The Case of Daniel Terzi: Trauma with Clinical Care

  • Rebecca Fein
  • Anna H. RosenEmail author


In exposure to a traumatic event (such as violence, assault, natural disaster, or critical medical illness) involves a real or threatened injury to oneself or others, an individual can develop post-traumatic stress disorder (PTSD). Traumatic events such as violence, assault, natural disaster or critical medical illness which involve a real or threatened injury to oneself or others can lead to the development of posttraumatic stress disorder (PTSD). This disorder involves psychological and physiological symptoms including intrusive thoughts, nightmares, and flashbacks, as well as hypervigilance, avoidance of reminders of the trauma, and sleep disturbance. Other psychiatric comorbidities are high in individuals with PTSD, and therefore careful attention must be paid to evaluating for comorbid mood, anxiety, and substance use disorders. Depending on an individual’s preference, first-line treatment can involve medication management or psychotherapy that is typically trauma-focused in nature. The combination of these treatment approaches can aptly address both the acute symptoms of PTSD and the more dynamic issues seen in this disorder. With treatment, individuals can experience improvement in their overall functioning.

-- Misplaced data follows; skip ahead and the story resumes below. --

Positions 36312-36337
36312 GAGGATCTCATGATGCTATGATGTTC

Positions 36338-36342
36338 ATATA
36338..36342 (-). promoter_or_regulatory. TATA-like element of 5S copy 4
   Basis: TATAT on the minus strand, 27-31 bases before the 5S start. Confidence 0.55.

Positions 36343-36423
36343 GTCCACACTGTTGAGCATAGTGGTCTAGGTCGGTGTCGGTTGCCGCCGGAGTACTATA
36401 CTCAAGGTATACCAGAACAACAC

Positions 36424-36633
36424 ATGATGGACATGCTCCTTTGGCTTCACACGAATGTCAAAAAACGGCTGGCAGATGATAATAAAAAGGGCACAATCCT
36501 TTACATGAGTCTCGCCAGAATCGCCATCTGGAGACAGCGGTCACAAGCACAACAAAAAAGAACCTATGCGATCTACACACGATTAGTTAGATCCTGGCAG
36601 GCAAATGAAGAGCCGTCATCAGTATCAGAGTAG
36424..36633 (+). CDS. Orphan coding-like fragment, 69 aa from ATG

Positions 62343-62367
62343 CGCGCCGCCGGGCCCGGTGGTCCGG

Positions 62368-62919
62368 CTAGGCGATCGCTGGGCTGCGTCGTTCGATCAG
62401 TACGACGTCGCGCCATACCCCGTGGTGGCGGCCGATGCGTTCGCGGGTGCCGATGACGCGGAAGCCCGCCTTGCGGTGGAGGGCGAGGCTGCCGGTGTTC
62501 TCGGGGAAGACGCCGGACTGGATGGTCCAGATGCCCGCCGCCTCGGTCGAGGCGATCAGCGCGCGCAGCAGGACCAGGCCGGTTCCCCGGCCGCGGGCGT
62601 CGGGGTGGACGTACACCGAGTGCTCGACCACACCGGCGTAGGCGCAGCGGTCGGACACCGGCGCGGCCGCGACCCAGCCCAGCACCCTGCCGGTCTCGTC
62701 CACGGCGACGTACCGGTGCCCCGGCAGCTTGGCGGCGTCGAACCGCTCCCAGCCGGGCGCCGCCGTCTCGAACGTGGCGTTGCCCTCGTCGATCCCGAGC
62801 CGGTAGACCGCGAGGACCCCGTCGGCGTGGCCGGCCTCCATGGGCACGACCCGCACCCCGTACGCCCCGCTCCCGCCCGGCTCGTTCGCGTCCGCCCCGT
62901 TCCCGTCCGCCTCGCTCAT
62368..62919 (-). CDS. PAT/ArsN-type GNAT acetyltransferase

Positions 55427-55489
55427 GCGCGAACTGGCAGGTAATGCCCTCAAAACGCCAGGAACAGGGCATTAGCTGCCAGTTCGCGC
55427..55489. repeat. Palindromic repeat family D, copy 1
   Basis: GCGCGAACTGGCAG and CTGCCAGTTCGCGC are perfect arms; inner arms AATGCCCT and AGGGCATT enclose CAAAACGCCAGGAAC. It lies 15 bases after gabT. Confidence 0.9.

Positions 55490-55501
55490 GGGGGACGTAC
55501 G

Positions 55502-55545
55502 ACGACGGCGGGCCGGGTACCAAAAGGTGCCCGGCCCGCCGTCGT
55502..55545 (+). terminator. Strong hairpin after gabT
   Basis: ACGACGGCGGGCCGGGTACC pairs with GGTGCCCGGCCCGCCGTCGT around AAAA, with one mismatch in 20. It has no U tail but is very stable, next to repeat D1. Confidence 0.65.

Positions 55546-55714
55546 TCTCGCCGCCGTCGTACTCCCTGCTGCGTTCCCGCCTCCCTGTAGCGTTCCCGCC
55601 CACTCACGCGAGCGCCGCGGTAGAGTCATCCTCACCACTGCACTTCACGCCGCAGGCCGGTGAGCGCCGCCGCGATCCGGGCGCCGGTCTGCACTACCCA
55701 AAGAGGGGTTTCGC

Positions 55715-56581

Adjustment disorder Alpha-1 adrenergic receptor blockers Flashbacks Hypervigilance Post-traumatic stress disorder (PTSD) Trauma-focused therapy 


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Copyright information

© Springer Nature Switzerland AG 2019

Authors and Affiliations

  1. 1.Weill Cornell Medical College/New York-Presbyterian HospitalNew YorkUSA
  2. 2.Weill Cornell Medical College/New York-Presbyterian Hospital-Westchester DivisionWhite PlainsUSA

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